What do you see is your role as IGC Integration Working Group Chair?
The key challenge is to steer conversations in directions that are useful for all parties attending. The first meeting that I chaired was last November, with the theme ‘Communicating with migrants and Communicating about migrants’.

My personal goal is to get people talking without them being distracted by endless Powerpoint presentations and to introduce workshopping topics. I have ensured that we have subject matter experts to set the context for discussions. And I have been using a few adult education techniques to get people into smaller groups and get them talking and I think that’s been appreciated.

Are there particular presentations you remember?
We had some excellent speakers. One was from a London-based social and cultural research consultancy called Counterpoint, which works with governments and private organisations to identify trends that are shaping public opinion and behaviour.

The Counterpoint presentation looked at how the words and the framing we use in our communications about migrants influence the way we think about migration. For example, people often talk about migration in terms of water. We see words like flow, influx, tide or even tsunami, when people are being alarmist.

This sort of imagery, with its associations with the uncontrollable forces of nature, can incite negativity. We need to think about how we convey information with accuracy and neutrality.

I was also impressed by Barcelona’s Anti-Rumour Strategy, an initiative that was launched in 2010 to combat rumours, prejudices and stereotypes. The Anti-Rumour Strategy provides anti-rumour tools and resources and promotes dialogue and intercultural relations. I think the nearest equivalent we have here is the Human Rights Commission’s ‘Give nothing to racism’ campaign, but the Barcelona experience takes the discussion to local community gatherings.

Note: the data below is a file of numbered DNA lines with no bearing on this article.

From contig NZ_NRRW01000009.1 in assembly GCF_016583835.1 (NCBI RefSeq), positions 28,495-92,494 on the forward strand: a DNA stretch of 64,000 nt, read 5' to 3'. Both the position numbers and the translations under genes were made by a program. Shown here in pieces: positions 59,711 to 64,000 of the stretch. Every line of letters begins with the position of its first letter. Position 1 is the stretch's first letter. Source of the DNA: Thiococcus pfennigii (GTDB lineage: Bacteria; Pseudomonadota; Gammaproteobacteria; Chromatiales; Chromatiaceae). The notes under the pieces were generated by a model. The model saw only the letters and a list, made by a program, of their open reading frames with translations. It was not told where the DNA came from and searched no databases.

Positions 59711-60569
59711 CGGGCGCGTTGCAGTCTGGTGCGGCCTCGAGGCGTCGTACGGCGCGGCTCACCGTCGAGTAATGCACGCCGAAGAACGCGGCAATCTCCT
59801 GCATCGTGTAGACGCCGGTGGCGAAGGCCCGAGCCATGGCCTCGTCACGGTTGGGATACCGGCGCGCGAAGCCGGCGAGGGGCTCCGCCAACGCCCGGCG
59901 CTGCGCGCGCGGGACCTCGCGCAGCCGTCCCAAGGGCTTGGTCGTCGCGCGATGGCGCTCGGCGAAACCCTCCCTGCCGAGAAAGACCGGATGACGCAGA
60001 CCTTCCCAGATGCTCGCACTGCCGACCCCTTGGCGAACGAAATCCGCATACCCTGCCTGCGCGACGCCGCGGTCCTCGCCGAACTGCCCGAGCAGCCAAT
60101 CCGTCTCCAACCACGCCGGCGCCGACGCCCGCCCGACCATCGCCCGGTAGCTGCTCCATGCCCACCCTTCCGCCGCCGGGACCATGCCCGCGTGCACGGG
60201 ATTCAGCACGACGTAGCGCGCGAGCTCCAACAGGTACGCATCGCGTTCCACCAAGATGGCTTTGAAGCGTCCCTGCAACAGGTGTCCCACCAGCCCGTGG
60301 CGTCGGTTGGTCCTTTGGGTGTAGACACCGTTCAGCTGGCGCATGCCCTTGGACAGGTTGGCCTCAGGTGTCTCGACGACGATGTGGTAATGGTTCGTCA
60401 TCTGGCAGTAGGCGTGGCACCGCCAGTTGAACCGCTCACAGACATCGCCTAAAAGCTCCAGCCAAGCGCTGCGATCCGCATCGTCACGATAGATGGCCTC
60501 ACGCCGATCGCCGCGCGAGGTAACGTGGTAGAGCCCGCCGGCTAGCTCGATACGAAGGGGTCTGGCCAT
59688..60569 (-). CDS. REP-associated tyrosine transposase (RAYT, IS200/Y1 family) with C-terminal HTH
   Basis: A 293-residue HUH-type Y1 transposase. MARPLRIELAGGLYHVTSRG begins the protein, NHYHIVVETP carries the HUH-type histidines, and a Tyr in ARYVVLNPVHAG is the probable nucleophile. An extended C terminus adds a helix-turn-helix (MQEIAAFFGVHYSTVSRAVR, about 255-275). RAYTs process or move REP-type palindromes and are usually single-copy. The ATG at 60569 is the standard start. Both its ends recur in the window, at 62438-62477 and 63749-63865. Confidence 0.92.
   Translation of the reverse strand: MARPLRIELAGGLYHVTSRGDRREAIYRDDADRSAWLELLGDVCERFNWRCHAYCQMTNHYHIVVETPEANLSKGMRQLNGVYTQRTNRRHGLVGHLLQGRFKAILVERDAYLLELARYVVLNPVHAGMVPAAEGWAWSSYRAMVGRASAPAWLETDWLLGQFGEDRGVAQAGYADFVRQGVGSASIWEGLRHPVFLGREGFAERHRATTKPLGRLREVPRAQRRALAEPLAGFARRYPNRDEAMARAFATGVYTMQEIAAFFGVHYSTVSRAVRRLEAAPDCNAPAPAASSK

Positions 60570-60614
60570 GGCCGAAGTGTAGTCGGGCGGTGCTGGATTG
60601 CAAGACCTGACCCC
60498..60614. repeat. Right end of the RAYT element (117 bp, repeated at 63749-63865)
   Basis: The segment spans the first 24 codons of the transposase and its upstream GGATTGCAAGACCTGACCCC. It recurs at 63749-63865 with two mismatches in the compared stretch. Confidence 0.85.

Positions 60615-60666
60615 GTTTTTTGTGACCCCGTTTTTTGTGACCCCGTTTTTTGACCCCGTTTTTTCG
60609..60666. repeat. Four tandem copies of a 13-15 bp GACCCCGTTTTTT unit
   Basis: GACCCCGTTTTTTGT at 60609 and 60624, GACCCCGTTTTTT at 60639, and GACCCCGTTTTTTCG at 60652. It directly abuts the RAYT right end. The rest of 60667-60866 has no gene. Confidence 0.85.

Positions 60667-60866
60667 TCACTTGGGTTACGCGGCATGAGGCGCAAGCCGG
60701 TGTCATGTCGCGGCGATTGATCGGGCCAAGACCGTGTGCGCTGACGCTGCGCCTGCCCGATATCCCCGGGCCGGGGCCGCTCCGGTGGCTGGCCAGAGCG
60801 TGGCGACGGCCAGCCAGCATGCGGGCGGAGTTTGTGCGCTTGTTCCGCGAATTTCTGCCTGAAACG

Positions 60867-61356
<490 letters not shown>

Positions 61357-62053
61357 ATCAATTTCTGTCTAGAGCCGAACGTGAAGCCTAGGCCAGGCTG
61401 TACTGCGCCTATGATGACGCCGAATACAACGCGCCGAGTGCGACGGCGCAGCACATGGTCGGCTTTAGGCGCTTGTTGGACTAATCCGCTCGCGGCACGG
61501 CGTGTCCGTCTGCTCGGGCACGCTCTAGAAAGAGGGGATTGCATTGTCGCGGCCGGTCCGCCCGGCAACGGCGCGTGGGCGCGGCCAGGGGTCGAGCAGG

Finally, it was fascinating to see how much good work is being done through using technology to improve the lives of migrants and refugees. One of the presentations was by Techfugees, a voluntary non-profit organisation that describes its mission as empowering the displaced with technology. Techfugees organises conferences, workshops, hackathons and meetups.

For our meeting the IGC compiled a stocktake of apps and technological approaches to fostering integration. This is a surprisingly substantial document.

What is your next meeting about?
The theme of the next meeting at the end of May is ‘Promoting inclusion and a sense of belonging’.

Among other things, this will focus on the various welcoming models that are in place around the world, including Welcoming America, Australia’s Welcoming Cities, and New Zealand’s recently-launched Welcoming Communities initiative.

We will be looking at the advantages of systems approaches, what factors the models share in common, and the critical success factors.

How do people find out about what you have learned?
I can’t really share everything that’s discussed at the IGC meetings – the reason they are so valuable is that the members know that what they say is in confidence.

However, I will certainly be sharing information from expert presenters and general information about different approaches to settlement and integration. Watch this space.

Finally – and this a very New Zealand question – how do the other IGC members see New Zealand?
I think they are quite impressed by our settlement work. We are a small country, and we are viewed as innovative in our approach. We have a host of excellent community-based programmes, many of which are unique to New Zealand, and we have a Strategy that is outcomes focused. While the number of migrants in New Zealand is proportionally higher than most member countries, our settlement approach is highly collaborative and cohesive – at local, regional and national levels…we have a settlement system that many nations envy.